Command & Conquer: The First Decade PC Review
It’s amazing to think 10 years have passed since we first played the Command & Conquer series, and what a journey it has been. The First Decade comes on a single DVD and contains 6 full games and 6 expansion packs, spanning 3 different universes: Tiberian, Red Alert and Generals. Here’s a retrospective look over the past 10 years of Command & Conquer history.
Command & Conquer: Tiberian Dawn
After many years in development, 1995 saw the release of Westwood’s Command & Conquer, now referred to as Tiberian Dawn. Back then RTS (Real Time Strategy) was a new idea and everyone was used to Civilization-style turn-based strategy games. Westwood brought RTS into the mainstream and the game was heralded by critics everywhere.
Tiberian Dawn’s story was set in a futuristic environment where the Global Defence Initiative (GDI) and the Brotherhood of Nod, an advanced terrorist network led by Kane, are battling for control of our planet. After a meteor landed on Earth, a substance known as Tiberian started to grow, and could be harvested for financial gain; this was central to the plot. Most battles required you to establish a base and build a Tiberian Refinery (complete with large mechanical Harvester) to mine the Tiberian needed to fund further base expansion and armies.
Single player missions were interspersed with entertaining movie sequences in which you would receive your mission briefing. The pre-game and in-game environments were so impressive – the detailed terrain was genuinely exciting to explore and building a new base was always fun. The soundtrack is sublime and for me it’s one of the best in gaming history. To this day the Tiberian Dawn story remains one of the most impressive settings for a game, with two diametrically opposed teams and wonderful weapons such as the Obelisk of Light and the Ion Cannon.
In the following year an expansion pack entitled The Covert Operations was released, featuring harder missions. Even today there are days of enjoyment to be found in Tiberian Dawn and you always feel as though you’re re-experiencing gaming history in the making.
Command & Conquer: Red Alert
Initially planned as an expansion pack to the original game, Westwood decided Red Alert had so much going for it they decided to make it into a stand-alone title using the original’s game engine. In 1996, amazingly only a year after the release of Tiberian Dawn, Red Alert broke sales records and went down as a phenomenon in the world of gaming.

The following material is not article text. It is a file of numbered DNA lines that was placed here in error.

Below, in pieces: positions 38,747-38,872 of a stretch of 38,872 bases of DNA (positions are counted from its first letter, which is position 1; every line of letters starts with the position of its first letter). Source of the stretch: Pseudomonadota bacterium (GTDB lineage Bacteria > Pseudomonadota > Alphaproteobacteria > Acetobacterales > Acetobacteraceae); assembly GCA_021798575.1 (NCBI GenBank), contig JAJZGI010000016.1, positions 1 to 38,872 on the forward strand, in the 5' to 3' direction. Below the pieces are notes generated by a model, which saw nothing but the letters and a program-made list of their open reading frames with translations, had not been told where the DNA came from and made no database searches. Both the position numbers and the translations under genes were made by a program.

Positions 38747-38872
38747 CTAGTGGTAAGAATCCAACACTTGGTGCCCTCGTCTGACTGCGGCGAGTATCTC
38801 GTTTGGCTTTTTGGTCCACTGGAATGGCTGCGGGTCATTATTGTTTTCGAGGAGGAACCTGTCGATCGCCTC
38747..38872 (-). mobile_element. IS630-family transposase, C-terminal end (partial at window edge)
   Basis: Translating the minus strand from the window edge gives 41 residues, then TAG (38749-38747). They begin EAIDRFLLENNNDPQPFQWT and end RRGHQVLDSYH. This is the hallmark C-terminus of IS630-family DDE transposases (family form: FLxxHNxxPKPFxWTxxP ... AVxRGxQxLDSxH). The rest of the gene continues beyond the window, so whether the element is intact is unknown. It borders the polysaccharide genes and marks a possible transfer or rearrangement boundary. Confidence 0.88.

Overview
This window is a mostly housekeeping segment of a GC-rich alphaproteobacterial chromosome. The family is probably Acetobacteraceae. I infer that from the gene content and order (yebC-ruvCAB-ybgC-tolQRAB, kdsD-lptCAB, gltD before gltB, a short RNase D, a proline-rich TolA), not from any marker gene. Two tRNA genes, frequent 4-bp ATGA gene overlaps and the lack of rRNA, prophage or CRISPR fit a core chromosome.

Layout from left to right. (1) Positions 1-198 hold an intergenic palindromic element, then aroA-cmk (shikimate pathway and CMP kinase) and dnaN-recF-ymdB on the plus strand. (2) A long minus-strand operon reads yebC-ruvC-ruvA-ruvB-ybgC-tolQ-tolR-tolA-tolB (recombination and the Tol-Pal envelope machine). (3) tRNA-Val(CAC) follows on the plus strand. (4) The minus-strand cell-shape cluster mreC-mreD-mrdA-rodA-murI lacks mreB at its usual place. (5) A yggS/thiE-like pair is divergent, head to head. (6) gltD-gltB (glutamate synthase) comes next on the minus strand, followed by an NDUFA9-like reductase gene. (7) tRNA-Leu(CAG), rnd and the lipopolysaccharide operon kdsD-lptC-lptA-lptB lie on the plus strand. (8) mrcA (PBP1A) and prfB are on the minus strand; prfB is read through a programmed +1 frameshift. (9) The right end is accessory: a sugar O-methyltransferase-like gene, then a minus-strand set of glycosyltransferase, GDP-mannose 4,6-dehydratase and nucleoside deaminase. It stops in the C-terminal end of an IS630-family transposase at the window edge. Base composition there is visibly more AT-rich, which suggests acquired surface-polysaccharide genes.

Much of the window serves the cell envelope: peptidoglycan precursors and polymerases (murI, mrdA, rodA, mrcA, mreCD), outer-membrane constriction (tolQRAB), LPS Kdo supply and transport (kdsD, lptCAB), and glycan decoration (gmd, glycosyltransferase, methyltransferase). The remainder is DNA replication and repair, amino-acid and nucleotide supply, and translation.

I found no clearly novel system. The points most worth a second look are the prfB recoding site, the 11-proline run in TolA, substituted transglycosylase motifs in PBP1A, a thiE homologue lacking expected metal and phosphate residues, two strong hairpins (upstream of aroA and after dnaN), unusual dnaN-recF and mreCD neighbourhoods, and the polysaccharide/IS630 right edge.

This time the story centred on Einstein travelling back in time to 1926, disposing of Adolf Hitler before he had a chance to decimate the world in World War II. Einstein’s intentions were good but as he knew, only time would show what effect his actions would have. We then fast-forward decades later to a world where, in Hitler’s absence, Joseph Stalin is trying to conquer the world. Instead of GDI vs. Nod we found ourselves in the centre of an Allied vs. Soviet conflict. Without a doubt this was a stunning way to begin the second Command & Conquer game and ensured the captivation of gamers everywhere. This was typified by the quite frankly amazing intro music entitled Hell March.
In place of Tiberian, players had to harvest Ore, which unlike Tiberian was not poisonous to ground troops. Red Alert saw the introduction of player-controlled water units, such as the Allied cruiser and Soviet submarine. The weaponry in Red Alert is less futuristic but still carries on the ‘weird-science’ nature of the Einstein story. Such inventions as the Tesla Coil, a defensive tower capable of shooting bolts of lightning, was a fantastic addition; proving to be one of the most satisfying and memorable elements of the Red Alert universe. As expected, the single player campaigns were strong, but this time there was a much greater emphasis on multiplayer skirmish games. A favourite of mine was fighting it out with friends on the map Marooned II, with each of us building a base in a corner of the map. On one occasion I remember winning an epic battle with 50 Mammoth Tanks on each side. To this day Red Alert allowed for some of my finest gaming experiences.
The year following the release of Red Alert saw the further release of two expansion packs: The Aftermath and Counterstrike. These brought new single player campaigns, multiplayer maps and new units such as the Tesla Tank. Red Alert built upon Command & Conquer’s place in the history books and firmly established a massive online community of fans.
Command & Conquer: Tiberian Sun
In 1998 Electronic Arts purchased Westwood and oversaw the game’s release, although much of the developmental work for Tiberian Sun had been done prior to this. By 1999 the face of gaming had well and truly changed, the industry had grown and had become even more commercial. People expected bigger and better games, and Westwood had seen the need to develop a new game engine; a bi-product of which was to present Command & Conquer action from an isometric perspective. I was a big fan of the original games’ 2D bird’s eye view and never really adjusted to the new camera angle, but I admit it did allow for more graphical detail.